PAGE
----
Removal. Extraction is the other option if the pulp is infected/damaged beyond recovery and root canal procedure is denied. Read more...
Pulpectomy. Although extraction is an alternative to root canal treatment, it is a bad alternative if if occurs to a first molar. Replacement of a missing tooth is a lot more costly than a root canal. To save money, i would try root canal and a filling and do the crown later when i can afford it. If that is still expensive, remove the tooth nerve (pulpectomy) and have couple years to save for root canal. Read more...
Extraction! If a tooth requires a root canal it most likely that decay or damage has involved the tooth's pulp. Root canal will allow a tooth's hard tissue to be saved and restored, but one can always opt to have the effected tooth extracted to avoid future pain, suffering and potential bodily harm. Read more...

What can I do to make a root canal treatment painless?

Pain is not usual. There is a lot of fear associated with root canals. It gets a bad RAP from comedians. Todays root canals can be painless and a valuable treatment to keep your teeth. I suggest you go to an specialist called an endodontist for your treatment. Do your research, read reviews and don't be afraid. Take your music and earbuds with you. Also, you will need a crown on the tooth when you are done. Read more...
Root canal. A root canal procedure is not necessarily always painful. When there is a severe infection it is more difficult for the local anesthetic( novocaine) to work efficiently. If you are told by your dentist that you need a root canal don't delay treatment to avoid this. Read more...
Root canal. Normally if you are properly numb in the area you do not feel any pain. Get it done as soon as possible. If you have an infection sometimes antibiotics are given in advance. Read more...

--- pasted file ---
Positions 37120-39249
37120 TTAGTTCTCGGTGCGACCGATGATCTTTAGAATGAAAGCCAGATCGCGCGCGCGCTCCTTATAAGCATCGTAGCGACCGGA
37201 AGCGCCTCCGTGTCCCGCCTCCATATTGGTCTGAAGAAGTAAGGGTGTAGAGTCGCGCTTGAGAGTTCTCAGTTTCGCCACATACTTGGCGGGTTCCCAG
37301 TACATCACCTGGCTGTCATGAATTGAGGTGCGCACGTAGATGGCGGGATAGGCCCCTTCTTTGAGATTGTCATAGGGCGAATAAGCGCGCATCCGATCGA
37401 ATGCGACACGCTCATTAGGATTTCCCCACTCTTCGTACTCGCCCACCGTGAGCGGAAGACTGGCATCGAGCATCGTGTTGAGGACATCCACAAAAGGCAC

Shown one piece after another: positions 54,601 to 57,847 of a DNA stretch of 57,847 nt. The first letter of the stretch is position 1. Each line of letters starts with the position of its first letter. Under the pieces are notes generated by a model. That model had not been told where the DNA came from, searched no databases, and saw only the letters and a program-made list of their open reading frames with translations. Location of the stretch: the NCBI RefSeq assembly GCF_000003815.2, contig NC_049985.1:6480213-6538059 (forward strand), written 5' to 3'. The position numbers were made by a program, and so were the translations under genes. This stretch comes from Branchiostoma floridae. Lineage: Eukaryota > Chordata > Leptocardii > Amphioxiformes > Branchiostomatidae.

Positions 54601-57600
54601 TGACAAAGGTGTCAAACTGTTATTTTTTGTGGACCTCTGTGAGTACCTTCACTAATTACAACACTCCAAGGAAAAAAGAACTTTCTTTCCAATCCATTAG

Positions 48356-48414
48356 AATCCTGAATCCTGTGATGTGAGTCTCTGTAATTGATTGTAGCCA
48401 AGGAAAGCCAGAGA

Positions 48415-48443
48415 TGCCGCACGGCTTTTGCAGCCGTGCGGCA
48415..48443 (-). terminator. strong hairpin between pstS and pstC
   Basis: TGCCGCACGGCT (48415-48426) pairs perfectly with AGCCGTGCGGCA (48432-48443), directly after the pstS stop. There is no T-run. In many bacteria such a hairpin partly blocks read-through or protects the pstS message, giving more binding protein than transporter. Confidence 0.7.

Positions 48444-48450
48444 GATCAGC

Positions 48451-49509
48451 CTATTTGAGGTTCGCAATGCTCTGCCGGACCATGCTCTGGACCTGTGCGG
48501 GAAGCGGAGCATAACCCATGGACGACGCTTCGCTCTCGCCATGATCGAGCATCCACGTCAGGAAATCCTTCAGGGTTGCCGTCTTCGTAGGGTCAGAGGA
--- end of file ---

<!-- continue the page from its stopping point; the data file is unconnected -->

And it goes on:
Don't worry . The procedure for root canal treatment has improved. You will not feel any discomfort during the procedure and if place ice pack and your face and take the prescription medications exactly as directed you probably will not feel any pain. Read more...
Dentist. See a dentist who focuses on comfortable dental care. Make sure they use 4% articaine as this is the best dental anesthetic available. Read more...

Is a crown always required after root canal treatment?

No. A crown is not always required after a root canal. After a root canal, a tooth becomes more brittle and more likely to break. A crown helps prevent the tooth from breaking. If you decide not to get a crown placed on the tooth then you are taking a chance of losing that tooth although you spent the time and money doing the root canal. Take your dentist's advise. Read more...
Depends. If a molar or chewing tooth needs a root canal because of extensive decay or large filling then it should always be crowned. If any tooth that gets a root canal has sufficient supporting tooth structure a crown may not be needed. Your dentist will be able to determine what is best for any tooth that gets a root canal. Read more...
No. It is dependent upon how much tooth structure remains after removal of tooth decay and the root canal procedure. Molar or back teeth may require crown placement as chewing forces can cause repeated stress to the tooth structure resulting in fracture. If one or more walls of the tooth have been removed then a crown may be indicated. Consult your dentist for the optimum long term treatment options. Read more...
Most of the time. The root canal procedure removes the tooth's primary source of nutrition and moisture, the pulp. As a result posterior teeth generally require a crown in most cases to help reinforce the tooth. Sometimes a very conservative access hole can be made to treat front teeth, a crown may not be necessary. Read more...